Often times I talk about detecting tannins in a wine but I learned something new about detecting acidity. Matt shared with me that the quicker you salivate under your tongue, the higher the acidity. This was very helpful because often times I am looking for that feel of the acidity in my cheeks like I do with tannins and I can’t quite detect it as quickly as I can tannins in a dry red. This method was much more easier for me.

After tasting the 1836, Matt poured me a glass of both the Marsanne and the Viognier so that I could taste each component of the 1836. The Marsanne has notes of mineral and peach skins. It is a light-bodied white wine; whereas, the Viognier has more body than the Marsanne. You could easily detect the fuller body of the Viognier on the palate and by the rich gold color of the white wine. The Viognier had notes of pickle juice and lemons. It actually would be a nice wine to pair with alfredo. The zest of the Viognier would cut nicely through the richness of the alfredo sauce. Delicious! After tasting each of these wines, I could see how the Marsanne added the acidity and how the Viognier gave the 1836 its structure. What a harmonious blend. Thank you Matt for sharing that experience with me. I hadn’t ever thought to taste each varietal separately in a blend.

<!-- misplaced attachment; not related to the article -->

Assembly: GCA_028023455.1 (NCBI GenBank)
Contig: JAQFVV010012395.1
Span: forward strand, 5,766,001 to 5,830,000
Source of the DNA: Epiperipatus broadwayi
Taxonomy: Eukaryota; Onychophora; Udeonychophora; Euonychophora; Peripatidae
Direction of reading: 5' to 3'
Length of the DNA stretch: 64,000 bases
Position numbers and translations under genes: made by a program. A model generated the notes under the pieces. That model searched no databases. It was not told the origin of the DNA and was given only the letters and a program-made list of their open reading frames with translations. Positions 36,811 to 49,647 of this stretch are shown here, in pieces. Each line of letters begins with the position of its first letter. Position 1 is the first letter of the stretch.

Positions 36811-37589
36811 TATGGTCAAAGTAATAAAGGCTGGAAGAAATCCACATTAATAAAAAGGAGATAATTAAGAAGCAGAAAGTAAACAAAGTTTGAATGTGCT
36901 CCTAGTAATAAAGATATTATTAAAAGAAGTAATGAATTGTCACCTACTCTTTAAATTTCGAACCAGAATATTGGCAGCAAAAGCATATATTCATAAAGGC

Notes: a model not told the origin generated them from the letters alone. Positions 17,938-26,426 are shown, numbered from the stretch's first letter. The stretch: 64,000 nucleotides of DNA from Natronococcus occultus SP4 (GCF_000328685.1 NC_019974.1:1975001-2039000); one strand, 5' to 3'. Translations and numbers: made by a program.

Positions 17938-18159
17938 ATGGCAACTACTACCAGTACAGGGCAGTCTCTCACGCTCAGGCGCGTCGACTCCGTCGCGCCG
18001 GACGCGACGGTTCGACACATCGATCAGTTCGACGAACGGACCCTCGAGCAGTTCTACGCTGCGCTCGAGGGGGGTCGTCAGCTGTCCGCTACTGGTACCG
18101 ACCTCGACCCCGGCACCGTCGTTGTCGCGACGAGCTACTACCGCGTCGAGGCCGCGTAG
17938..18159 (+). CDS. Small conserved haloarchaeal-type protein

I had such an amazing time!

Thank you Smileys and Wine Enthusiasts for reading about my experience. I look forward to sharing more with you. If you stop by Llano and try the 1836, tell’ em Smiling Danny sent you. Comment below if you have tried this wine before or if you have another Llano Estacado favorite that you would like me to try. Until next time…

XOXO, Smiling Danny. Salu’d!

Tasting Scout and Cellar’s Bookbinder’s Apprentice White Wine

Hello Smileys and Wine Enthusiasts,